This could be a job ad for a first-time novelist (or whatever it is you want to be). Does it sound depressing? It shouldn’t.

It should sound liberating. Let’s break it down together.

Naïve Hopefulness

It’s easy to lose hope when reading about the odds of publication. One minute you love your novel, the next minute you’re ashamed for being so dumbly naïve to have bothered writing it.

The plain truth is that we can’t know the future. We like to think we can manipulate Life if we are goal-oriented and ‘willing to do what it takes.’ We pretend it’s possible to master the universe in this way, but the reality is Life proves time and again we’re not in control.

This truth blares when that coveted agent rejects your query or your novel doesn’t sell as anyone hoped. This, despite your passion and doing what it took.

It doesn’t seem fair. Thus, you conclude that it’s naïve (read: stupid) to have hope.

Forget control. It’s a crock. Revel in the fact that you are ultimately unable to control outcomes of the future, such as successful publication. Hooray! Logic then dictates you may relax at last. Meanwhile, contemplate how many times Life has surprised you. It’s truly a mark of wisdom to recognize that anything can happen. That’s why it’s super smart to be hopeful even though you’re naïve. Besides, anyone can see it’s proof of your goodwill toward the world to press ahead and try to provide someone with a good read.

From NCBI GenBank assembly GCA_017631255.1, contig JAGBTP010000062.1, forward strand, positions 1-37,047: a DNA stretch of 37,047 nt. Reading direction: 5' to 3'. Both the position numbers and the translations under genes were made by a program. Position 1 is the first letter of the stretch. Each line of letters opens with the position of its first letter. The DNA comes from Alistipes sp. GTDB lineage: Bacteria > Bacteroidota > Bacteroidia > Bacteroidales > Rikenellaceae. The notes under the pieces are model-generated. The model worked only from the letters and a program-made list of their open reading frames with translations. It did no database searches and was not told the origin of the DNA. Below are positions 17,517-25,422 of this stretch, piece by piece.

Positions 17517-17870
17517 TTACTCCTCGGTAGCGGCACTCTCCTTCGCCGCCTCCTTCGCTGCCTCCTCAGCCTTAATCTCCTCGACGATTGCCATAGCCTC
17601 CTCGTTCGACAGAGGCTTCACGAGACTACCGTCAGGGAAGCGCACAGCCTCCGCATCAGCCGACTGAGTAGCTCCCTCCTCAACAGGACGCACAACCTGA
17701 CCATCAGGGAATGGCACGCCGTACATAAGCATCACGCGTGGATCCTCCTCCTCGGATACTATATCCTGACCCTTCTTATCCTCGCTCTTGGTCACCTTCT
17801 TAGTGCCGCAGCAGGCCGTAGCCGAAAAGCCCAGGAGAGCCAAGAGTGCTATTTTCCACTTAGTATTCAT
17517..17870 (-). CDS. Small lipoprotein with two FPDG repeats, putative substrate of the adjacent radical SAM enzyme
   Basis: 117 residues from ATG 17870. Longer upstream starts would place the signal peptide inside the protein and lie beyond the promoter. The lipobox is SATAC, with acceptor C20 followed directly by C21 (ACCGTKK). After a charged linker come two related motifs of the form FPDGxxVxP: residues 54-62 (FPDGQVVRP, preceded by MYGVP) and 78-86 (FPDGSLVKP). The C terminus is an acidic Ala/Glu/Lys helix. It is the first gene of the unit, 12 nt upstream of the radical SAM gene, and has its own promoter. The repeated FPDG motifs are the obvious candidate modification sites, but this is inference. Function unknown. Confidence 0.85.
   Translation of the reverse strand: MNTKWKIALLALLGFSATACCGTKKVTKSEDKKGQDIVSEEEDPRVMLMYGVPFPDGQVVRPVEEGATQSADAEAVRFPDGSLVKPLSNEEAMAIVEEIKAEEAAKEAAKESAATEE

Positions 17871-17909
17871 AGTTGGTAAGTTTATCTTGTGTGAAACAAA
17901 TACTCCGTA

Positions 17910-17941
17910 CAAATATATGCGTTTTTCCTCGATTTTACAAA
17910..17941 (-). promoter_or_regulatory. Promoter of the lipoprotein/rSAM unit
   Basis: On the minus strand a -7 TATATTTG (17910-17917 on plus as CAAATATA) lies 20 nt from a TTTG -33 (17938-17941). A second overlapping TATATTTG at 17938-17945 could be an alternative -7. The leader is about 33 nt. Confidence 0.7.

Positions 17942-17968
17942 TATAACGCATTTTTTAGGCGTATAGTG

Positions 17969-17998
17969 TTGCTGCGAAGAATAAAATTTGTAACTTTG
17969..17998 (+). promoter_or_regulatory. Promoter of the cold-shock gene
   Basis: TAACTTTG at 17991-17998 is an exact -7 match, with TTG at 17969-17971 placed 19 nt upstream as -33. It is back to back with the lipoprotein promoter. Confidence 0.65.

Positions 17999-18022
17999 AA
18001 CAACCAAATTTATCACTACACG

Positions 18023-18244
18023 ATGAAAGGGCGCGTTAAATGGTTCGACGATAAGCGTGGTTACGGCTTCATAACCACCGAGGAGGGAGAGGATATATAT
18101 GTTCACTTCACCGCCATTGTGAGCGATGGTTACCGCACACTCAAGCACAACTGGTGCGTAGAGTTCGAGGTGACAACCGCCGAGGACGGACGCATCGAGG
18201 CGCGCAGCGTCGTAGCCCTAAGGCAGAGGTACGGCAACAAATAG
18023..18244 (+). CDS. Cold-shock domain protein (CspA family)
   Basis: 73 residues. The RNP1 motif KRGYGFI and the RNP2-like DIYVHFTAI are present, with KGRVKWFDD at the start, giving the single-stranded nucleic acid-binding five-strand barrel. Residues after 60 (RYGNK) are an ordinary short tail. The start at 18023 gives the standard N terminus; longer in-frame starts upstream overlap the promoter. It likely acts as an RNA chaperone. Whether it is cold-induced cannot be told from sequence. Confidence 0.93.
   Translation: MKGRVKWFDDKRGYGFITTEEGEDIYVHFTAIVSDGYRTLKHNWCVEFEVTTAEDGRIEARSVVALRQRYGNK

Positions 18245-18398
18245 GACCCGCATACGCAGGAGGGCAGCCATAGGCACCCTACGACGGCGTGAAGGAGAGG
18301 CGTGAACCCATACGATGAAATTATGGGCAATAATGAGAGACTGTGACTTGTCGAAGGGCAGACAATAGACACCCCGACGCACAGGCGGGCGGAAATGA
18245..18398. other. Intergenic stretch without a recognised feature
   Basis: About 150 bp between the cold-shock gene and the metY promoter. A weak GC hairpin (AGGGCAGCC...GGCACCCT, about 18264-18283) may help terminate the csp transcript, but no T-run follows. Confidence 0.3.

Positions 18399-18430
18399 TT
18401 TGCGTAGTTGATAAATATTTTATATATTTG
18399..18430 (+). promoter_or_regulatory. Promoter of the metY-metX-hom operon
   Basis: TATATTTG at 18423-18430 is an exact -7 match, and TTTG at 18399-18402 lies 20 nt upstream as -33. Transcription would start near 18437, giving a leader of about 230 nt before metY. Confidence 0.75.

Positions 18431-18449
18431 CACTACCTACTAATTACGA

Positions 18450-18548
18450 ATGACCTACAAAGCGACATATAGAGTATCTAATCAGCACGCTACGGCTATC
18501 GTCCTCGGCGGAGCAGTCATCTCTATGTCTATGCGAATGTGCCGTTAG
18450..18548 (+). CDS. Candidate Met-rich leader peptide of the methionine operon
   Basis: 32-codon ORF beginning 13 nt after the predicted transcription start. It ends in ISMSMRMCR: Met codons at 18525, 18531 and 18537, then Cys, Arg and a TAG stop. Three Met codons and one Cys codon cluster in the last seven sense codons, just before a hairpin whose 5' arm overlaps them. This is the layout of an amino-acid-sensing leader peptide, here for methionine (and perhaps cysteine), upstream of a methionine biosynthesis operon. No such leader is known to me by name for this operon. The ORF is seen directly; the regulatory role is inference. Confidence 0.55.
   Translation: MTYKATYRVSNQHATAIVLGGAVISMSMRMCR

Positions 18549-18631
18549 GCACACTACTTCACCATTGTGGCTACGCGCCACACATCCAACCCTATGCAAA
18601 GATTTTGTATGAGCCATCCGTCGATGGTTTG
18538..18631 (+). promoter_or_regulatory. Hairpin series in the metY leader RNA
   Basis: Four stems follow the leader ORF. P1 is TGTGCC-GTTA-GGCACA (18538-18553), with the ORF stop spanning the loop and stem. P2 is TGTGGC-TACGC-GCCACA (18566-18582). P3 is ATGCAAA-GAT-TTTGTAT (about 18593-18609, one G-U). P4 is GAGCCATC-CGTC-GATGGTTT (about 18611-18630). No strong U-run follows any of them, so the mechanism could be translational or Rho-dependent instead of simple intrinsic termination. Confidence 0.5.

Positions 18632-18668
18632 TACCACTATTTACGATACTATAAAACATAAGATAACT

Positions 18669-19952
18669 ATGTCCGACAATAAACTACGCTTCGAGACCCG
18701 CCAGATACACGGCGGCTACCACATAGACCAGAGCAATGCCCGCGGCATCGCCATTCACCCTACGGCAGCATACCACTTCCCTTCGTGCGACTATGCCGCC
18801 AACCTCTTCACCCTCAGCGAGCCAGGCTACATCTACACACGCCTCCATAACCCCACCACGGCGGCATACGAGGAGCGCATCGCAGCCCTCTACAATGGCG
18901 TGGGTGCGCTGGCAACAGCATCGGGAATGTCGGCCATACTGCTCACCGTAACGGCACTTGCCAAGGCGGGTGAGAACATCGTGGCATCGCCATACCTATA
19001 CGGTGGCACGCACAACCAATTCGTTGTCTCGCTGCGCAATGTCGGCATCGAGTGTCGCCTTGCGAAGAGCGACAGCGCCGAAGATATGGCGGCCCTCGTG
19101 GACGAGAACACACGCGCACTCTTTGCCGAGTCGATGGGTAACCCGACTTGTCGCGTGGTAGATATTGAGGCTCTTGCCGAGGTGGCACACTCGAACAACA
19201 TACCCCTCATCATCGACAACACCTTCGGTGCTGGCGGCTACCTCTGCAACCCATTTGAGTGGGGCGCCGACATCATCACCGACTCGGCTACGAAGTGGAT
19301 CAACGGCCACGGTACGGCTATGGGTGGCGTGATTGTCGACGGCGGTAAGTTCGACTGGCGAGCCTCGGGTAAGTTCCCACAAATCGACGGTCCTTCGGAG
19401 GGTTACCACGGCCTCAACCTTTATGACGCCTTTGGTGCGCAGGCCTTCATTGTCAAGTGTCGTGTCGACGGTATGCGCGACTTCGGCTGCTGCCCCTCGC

So how about that? To be naïve and hopeful makes you a good person. Indulge, therefore, in your writing without doubt or shame AND with the wisdom that Life does what it wants with ease—after you’ve done your part, of course.

Also, you must be…

Willing to Embarrass Yourself

Come on, now. The willingness to embarrass yourself is an excellent approach for any endeavor in life, not just writing a novel. Otherwise you get to the end of your life with regrets. Please, PLEASE get this instruction through your head: Choose risk over regret. It’s the only way to get that satisfying death-bed moment.

Listen. It is entirely probable that if your novel is published and a number of people read it, at least one somebody will think it’s god-awful. This critic may, in fact, write a review on Amazon which seems designed to shut you up forever, if not shame you into an apology for making them read it. You’ll wonder what you ever did to this stranger who clearly hates your guts and knows about your bad hair day. But it gets worse. It will come to mind that your family, friends, and enemies are going to read this tart review.

This will be embarrassing, okay?

And there’s the key word: OKAY.

Be okay with embarrassment.